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Harmful algal blooms and water quality

December 22, 2015

Harmful algal blooms (HABs) occur naturally, but their outbreaks are influenced by climate change and droughts, nutrient enrichment and manmade factors, such as contaminants from sewage and stormwater discharge, natural resource extraction or agricultural runoff, to name a few. When an outbreak occurs, it causes restrictions on fisheries, recreation and drinking water, and it can have significant economic consequences. In developed countries, HABs cause more severe acute environmental impacts than conventional contaminant events, yet water quality criteria for aquatic life or human health often do not exist.

An article in Environmental Toxicology and Chemistry explores inland surface water quality assessment, research on HABs and management practices in an effort to identify the current challenges and seek solutions to the threats HABs present to public health and the environment.

The magnitude, frequency and duration of HABs appear to be increasing at a global scale. These HAB events are difficult to predict and vary among species and environmental conditions; however, the ecological and health risks some of these blooms present are well documented. Yet in the US and Canada many states, tribes and territories do not have formal HAB or algal toxin monitoring programs for inland surface waters. HAB observations from Africa, Asia and Latin America are occasional, and the environmental assessment and management programs there are less developed. What's more, in Europe and in some cases in the US, water quality is checked for priority substances, which do not include HABs or their toxins.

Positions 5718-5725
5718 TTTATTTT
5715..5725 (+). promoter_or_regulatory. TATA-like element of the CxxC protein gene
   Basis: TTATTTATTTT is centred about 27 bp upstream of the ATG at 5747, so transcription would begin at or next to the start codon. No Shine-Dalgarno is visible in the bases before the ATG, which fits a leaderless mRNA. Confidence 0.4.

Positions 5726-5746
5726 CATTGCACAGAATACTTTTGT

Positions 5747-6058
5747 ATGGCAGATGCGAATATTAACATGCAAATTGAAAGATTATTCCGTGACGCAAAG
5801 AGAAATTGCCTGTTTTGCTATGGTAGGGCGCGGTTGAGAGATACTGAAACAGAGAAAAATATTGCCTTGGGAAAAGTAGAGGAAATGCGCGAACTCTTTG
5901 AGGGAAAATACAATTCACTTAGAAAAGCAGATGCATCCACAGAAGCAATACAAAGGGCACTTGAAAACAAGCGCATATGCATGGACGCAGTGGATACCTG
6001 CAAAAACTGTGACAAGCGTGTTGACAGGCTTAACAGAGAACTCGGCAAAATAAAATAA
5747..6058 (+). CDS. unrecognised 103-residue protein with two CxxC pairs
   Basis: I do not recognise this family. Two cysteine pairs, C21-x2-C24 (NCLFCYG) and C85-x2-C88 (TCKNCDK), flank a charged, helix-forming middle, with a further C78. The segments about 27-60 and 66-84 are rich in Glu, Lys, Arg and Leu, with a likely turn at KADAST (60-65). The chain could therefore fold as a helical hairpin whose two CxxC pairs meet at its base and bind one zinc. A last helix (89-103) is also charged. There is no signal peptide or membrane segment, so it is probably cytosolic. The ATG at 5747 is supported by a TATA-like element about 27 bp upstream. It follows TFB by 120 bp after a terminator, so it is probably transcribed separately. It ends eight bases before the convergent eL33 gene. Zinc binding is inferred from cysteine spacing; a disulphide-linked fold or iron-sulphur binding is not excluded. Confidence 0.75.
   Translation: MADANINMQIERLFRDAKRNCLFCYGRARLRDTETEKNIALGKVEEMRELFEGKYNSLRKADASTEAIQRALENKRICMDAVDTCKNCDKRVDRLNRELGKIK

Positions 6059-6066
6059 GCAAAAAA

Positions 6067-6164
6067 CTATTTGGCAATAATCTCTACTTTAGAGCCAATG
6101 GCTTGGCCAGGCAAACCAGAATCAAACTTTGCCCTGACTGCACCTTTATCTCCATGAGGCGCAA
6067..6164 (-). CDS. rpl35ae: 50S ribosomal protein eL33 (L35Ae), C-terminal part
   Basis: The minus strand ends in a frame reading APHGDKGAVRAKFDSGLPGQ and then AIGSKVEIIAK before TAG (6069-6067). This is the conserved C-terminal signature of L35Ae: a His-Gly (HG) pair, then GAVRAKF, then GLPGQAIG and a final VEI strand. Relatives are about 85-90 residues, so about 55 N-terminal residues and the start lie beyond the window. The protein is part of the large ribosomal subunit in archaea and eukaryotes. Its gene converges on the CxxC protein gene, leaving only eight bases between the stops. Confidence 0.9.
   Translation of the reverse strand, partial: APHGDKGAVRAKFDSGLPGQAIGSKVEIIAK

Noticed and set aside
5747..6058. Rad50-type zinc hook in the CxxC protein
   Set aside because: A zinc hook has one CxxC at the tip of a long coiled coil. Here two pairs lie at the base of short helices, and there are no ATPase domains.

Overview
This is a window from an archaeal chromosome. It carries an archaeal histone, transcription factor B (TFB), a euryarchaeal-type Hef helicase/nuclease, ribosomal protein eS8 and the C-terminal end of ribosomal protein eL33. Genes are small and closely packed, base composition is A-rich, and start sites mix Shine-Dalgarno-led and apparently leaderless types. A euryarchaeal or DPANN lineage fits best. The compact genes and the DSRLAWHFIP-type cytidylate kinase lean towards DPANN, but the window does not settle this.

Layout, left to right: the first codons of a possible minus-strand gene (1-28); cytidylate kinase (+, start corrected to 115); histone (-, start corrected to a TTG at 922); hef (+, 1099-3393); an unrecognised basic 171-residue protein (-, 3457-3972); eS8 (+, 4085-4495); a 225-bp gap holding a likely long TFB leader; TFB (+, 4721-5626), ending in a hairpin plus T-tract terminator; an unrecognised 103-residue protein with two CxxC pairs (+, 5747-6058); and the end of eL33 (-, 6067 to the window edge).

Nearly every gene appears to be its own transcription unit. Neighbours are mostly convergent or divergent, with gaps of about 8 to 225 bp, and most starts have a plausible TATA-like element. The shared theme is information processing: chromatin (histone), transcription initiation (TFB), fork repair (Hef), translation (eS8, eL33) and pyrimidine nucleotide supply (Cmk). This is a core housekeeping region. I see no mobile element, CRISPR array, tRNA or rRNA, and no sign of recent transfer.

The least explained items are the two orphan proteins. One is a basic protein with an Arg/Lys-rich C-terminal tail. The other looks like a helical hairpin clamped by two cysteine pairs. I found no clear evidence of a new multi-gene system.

Coastal monitoring of HABs and their impacts to fisheries, agriculture and potable water supplies are routinely observed. Recently, some programs are starting to also focus on freshwaters, but the limited efforts, lack of criteria, predictive modeling, and availability of scientific tools and techniques hinder the ability to protect inland water ecosystem functions and services. "There is little doubt that inland HABs present the greatest threat to inland water quality in some places, in some cases and at some times. Unfortunately, we are not effectively delivering the essential services of environmental public health and ecosystem protection. We must adapt environmental assessment and management efforts to address this potentially transformative threat," said Bryan Brooks, the primary author and Baylor University researcher. Brooks and co-authors from government agencies, academia and business call on environmental chemists, toxicologists, risk assessment professionals, ecologists, medical professionals and public health practitioners to work together to expand fundamental understanding of HABs, increase monitoring of inland waters and set explicit environmental protection goals.
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Society of Environmental Toxicology and Chemistry

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